Mechanism and the Novel: Science in the Narrative Process

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Secondly, these concepts, particularly the concept of causal mechanisms, allow futures researchers to be more specific about the causal claims that are made concerning links between events. The third key benefit is that the understanding of scenarios as narratives of reactive sequences highlights the importance of the timing and order of events. In a reactive sequence, each event is a reaction to a previous one and a cause of the next one.

Therefore the order of events is important, as the impacts of earlier events cascade throughout the subsequent sequence.

Science of Storytelling

It is not only important to consider what is done action and by whom actor , but also when this action is taken. No doubt executives or politicians who make decisions on timing of investments or policies already know this. In addition, if two or more processes cross each other in a conjuncture, when this happens crucially influences the outcome Mahoney, On the other hand, the approach of scenarios as narratives of reactive sequences has some shortcomings and unexplored areas.

First the shortcomings. The time horizon cannot be very long, as the number of events would multiply uncontrollably and arguing for a limited number of scenarios would become impossible. Secondly, this approach is not suitable for all topics. The approach of narrative explanation is intended to explain intentional human action in complex social systems.

For modelling environmental systems and other natural phenomena, other approaches are more appropriate because nature follows laws and mechanisms that are different from the mechanisms of human action. Finally, there is the assumption that causal mechanisms which occurred in history provide insight into what is possible in the future.

Limiting what is possible based on historical knowledge is always dangerous because it may limit creativity and truly innovative solutions. However, solid knowledge of history is arguably needed as a basis even for novel solutions. As for the unexplored areas, this approach is at an early stage of formulation and it has not shown its practical feasibility.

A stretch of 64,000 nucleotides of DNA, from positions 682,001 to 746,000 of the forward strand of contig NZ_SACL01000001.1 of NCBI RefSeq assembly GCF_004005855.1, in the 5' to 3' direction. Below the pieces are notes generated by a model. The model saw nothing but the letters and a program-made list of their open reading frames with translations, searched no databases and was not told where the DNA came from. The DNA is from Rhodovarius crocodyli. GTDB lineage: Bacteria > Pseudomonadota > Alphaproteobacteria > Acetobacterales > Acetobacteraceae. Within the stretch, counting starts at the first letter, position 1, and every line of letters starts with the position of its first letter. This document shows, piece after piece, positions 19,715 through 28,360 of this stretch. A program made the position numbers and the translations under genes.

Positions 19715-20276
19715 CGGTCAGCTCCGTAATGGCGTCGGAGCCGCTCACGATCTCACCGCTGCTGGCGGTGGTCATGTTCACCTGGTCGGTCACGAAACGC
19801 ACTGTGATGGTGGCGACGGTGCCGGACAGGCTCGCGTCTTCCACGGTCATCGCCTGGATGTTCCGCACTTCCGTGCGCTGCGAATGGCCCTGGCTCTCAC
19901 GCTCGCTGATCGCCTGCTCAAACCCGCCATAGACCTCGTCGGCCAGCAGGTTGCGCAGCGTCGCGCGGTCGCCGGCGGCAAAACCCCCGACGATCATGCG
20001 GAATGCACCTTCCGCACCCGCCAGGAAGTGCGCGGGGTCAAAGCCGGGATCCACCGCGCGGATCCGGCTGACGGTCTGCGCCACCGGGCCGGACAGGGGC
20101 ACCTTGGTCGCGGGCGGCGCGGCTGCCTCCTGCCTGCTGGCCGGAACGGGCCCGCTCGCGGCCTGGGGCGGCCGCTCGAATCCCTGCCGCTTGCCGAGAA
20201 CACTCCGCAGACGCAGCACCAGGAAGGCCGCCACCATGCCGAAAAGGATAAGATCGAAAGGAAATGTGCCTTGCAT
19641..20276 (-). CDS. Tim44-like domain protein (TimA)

Scenario building is also practical activity, and often it is equally important that approaches are feasible in practice than formally appropriate. Secondly, the connections to formal methods such as probability trees, agent-based modelling and Markov chains have not been explored. In addition, I have not considered actors' subjective understandings of time and of social processes. In order to fully understand historical sequences and potential future sequences, subjective temporal orientations would also need to be taken into account Aminzade, Finally, I have not devoted much attention to the question of the right level of analysis.

Abell acknowledges that narrative explanation is time-consuming and expensive, and often explanation based on statistical regularities is more appropriate. However, we should at least acknowledge that we should strive to open black boxes of narrative explanations within scenarios, if possible.

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These shortcomings only mean that this scenario approach has its own scope and niche, and it does not fit all research projects. Thus we return to the point already made earlier in this paper: there is room for different kinds of scenario approaches. The current state of scenario development: an overview of techniques. Foresight 9 , 5—25 Emerald, Re-examining and renewing theoretical underpinnings of the Futures field: A pressing and long-term challenge.

Futures 41 , 67—70 Elsevier BV, Wendell Bell. Transaction Publishers, The origins and evolution of scenario techniques in long range business planning. Futures 37 , — Elsevier BV, Scenario types and techniques: Towards a users guide. Futures 38 , — Elsevier BV, Philip W. An updated scenario typology. Futures 35 , — Elsevier BV, Peter Schwartz. Currency Doubleday, The sixth sense: Accelerating organizational learning with scenarios.

Chapter 5 – Rhetorical Modes – Let's Get Writing!

David J. History and future: using historical thinking to imagine the future. Lexington Books, Herman Kahn, Anthony J. The year a framework for speculation on the next thirty-three years. Macmillan New York, Jari Y. Kaivo-oja, Tapio S. Katko, Osmo T. Seeking convergence between history and futures research. Futures 36 , — Elsevier BV, James Mahoney. Path dependence in historical sociology. Theory and Society 29 , — Mika Mannermaa. In search of an evolutionary paradigm for futures research. Futures 23 , — Elsevier BV, Andrew Abbott. Realist ontology for futures studies.

Journal of Critical Realism 5 , 1—31 Roberto Poli. Steps toward an explicit ontology of the future. Journal of Futures Studies 16 , 67—78 Colin J. Bennett, Charles D. MIT Press, Publications Office. Charter of Fundamental Rights of the European Union. Scenarios and counterfactuals as modal narratives. Futures 41 , 87—95 Elsevier BV, Sirkka Heinonen, Juho Ruotsalainen.

Futures Cliniquemethod for promoting futures learning and provoking radical futures. Sohail Inayatullah. Causal layered analysis: poststructuralism as method. Futures 30 , — Neil MacDonald. Futures and culture. Futures 44 , — Elsevier BV, Michael Burnam-Fink. Futures Elsevier BV, Larry J. Peter Abell. Annual Review of Sociology 30 , — Annual Reviews, Ronald Aminzade.